8mm Incendiary Cutaways

First one is a tracer but all the rest are incendiaries, from left to right:
8mm Lebel tracer ST/ 44/ PAS, steel case, solid bronze projectile that was drilled out on bottom for tracer mixture. Not shown is how bad the base of the bullet had been split four ways, probably from contamination. Still worked out.
7.92 German PMK, 59/38/?/S*, one is tropical with black neck sealant, the other is not but has a cannelure (From crimping?) A white phosphorous API, that has been replaced with hot glue.
7.92 German B-Patronen, aux/41/11/S*, Hot glue replacing white phosphorous, brass shavings for the explosive.
8mm Austrian, X/X/X/7.9, Purple tip, was told armor piercing but that was wrong. Has white phosphorous filled tip (now hot glue) and a free floating lead square two part core, which I left whole. Please see Paul Smiths “The Better Half” in IAA journal 483, page 36 +37. #4 down is a German SPr from WW1 with a two piece lead core. However that one is GMCS and the purple tip Austrian is just nickel steel. How easy is it to strip off the gliding metal?

Very nice cuts.

Kevin, please take care, white phosphorus is dangerous for your health.


ok stupid question
how do you cut this with out blowing your self up

ive always like these type of cutaways

thanks for sharing

[quote=“wolfganggross”] . . .that one is GMCS and the purple tip Austrian is just nickel steel. How easy is it to strip off the gliding metal? Kevin . . .

I’m not sure exactly what your question is, or how the German GMCS jackets are made, but:

GMCS here in the good old U.S. of A. is a 3 layered sandwich of gilding/steel/gilding that is bonded under high pressure. Traditionally, the outer layer of gilding makes up 15% of the total jacket thickness which means it is about .003" thick. Much more than a simple wash or plating, so it cannot be “stripped off”.


What Ray wrote also applies to German GMCS.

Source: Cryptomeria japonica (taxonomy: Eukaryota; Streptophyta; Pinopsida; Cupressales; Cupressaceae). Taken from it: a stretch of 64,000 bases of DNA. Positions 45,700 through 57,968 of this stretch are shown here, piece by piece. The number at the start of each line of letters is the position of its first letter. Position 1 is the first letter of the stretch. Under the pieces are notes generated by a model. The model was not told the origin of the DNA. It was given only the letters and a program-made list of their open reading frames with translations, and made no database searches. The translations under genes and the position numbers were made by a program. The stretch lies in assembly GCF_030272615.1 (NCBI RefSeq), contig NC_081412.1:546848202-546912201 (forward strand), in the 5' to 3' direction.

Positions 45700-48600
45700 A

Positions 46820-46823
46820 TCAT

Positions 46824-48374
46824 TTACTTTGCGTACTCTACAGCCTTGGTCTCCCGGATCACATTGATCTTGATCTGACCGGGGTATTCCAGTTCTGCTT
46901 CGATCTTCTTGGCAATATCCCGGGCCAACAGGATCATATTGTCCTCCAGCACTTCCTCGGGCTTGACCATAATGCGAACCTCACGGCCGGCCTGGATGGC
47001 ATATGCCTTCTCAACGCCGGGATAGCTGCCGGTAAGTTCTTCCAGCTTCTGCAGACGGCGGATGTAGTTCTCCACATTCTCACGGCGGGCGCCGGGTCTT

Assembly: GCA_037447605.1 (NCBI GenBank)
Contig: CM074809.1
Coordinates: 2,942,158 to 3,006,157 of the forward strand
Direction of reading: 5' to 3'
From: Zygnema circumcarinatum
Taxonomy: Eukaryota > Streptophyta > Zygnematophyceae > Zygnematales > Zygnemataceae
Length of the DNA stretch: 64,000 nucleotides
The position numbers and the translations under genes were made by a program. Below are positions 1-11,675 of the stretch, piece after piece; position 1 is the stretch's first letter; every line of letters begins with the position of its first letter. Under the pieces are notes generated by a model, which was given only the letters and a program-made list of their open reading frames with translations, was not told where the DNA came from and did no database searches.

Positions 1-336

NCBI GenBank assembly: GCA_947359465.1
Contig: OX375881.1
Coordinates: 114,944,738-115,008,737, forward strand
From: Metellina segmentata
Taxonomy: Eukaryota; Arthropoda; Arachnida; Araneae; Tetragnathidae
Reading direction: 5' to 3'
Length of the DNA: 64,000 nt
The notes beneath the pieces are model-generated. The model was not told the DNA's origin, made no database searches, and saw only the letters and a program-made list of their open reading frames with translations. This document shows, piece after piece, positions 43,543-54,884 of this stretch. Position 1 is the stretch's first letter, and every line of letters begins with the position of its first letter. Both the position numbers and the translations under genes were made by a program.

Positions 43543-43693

The jacket material starts rather thick with typically a layer of 5 percent thickness gilding on the inside and 10 percent on the outside. This is then repeatedly sent through rolling mills until the final plate dimension is reached, from which the jacket cups are made. Although steel and gilding are very different, the relative dimensions of 5 percent : 85 percent : 10 percent thickness remain the same over the entire multistage rolling process.

Whos2kno–One of the topics that are not allowed on the Forum is “How-To” info on sectioning. The results are very much allowed and are welcome, but, for liability reasons, the “How-To” is not. Please direct any questions regarding “How-To” directly to the poster via email.


Yes, on to the real question (sorry): Is this a German SPr from WW1 that they stripped off the gliding metal that the Austrians reused/ reloaded, or did the Austrians make the same version for WW2? I think Ray and JPeelen answered my question. If you notice Smiths’ German head stamped version in the journal, there isn’t a solder covered brass base plate that helps seal in phosphorous. The Austrian version does. Can anyone give a date on this one, is this WW2? Thanks for help.
Dutch thanks for looking after me. This was a bit of a surprise while cutting. Reminder to self, solder on base of bullets means its sealing something! kevin